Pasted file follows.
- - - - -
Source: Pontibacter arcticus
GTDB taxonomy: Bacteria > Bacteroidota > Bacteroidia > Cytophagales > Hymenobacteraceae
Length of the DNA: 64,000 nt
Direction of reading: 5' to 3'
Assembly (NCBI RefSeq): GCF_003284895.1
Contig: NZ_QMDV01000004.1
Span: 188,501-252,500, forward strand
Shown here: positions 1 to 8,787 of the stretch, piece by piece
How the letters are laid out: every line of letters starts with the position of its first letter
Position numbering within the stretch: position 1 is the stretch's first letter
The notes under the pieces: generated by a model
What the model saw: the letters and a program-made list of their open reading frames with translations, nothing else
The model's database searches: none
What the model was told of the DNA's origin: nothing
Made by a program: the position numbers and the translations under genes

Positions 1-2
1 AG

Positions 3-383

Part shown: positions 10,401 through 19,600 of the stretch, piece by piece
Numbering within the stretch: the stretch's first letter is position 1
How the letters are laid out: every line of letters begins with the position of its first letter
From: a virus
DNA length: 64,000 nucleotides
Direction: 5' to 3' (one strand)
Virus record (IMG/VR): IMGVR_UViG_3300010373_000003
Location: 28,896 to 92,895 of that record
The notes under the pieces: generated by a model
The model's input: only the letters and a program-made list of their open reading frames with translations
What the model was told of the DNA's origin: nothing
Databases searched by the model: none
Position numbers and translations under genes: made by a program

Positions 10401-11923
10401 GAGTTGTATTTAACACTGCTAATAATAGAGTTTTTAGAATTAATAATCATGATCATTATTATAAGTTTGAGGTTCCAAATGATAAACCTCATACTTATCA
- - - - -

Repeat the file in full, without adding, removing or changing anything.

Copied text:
Source: Pontibacter arcticus
GTDB taxonomy: Bacteria > Bacteroidota > Bacteroidia > Cytophagales > Hymenobacteraceae
Length of the DNA: 64,000 nt
Direction of reading: 5' to 3'
Assembly (NCBI RefSeq): GCF_003284895.1
Contig: NZ_QMDV01000004.1
Span: 188,501-252,500, forward strand
Shown here: positions 1 to 8,787 of the stretch, piece by piece
How the letters are laid out: every line of letters starts with the position of its first letter
Position numbering within the stretch: position 1 is the stretch's first letter
The notes under the pieces: generated by a model
What the model saw: the letters and a program-made list of their open reading frames with translations, nothing else
The model's database searches: none
What the model was told of the DNA's origin: nothing
Made by a program: the position numbers and the translations under genes

Positions 1-2
1 AG

Positions 3-383

Part shown: positions 10,401 through 19,600 of the stretch, piece by piece
Numbering within the stretch: the stretch's first letter is position 1
How the letters are laid out: every line of letters begins with the position of its first letter
From: a virus
DNA length: 64,000 nucleotides
Direction: 5' to 3' (one strand)
Virus record (IMG/VR): IMGVR_UViG_3300010373_000003
Location: 28,896 to 92,895 of that record
The notes under the pieces: generated by a model
The model's input: only the letters and a program-made list of their open reading frames with translations
What the model was told of the DNA's origin: nothing
Databases searched by the model: none
Position numbers and translations under genes: made by a program

Positions 10401-11923
10401 GAGTTGTATTTAACACTGCTAATAATAGAGTTTTTAGAATTAATAATCATGATCATTATTATAAGTTTGAGGTTCCAAATGATAAACCTCATACTTATCA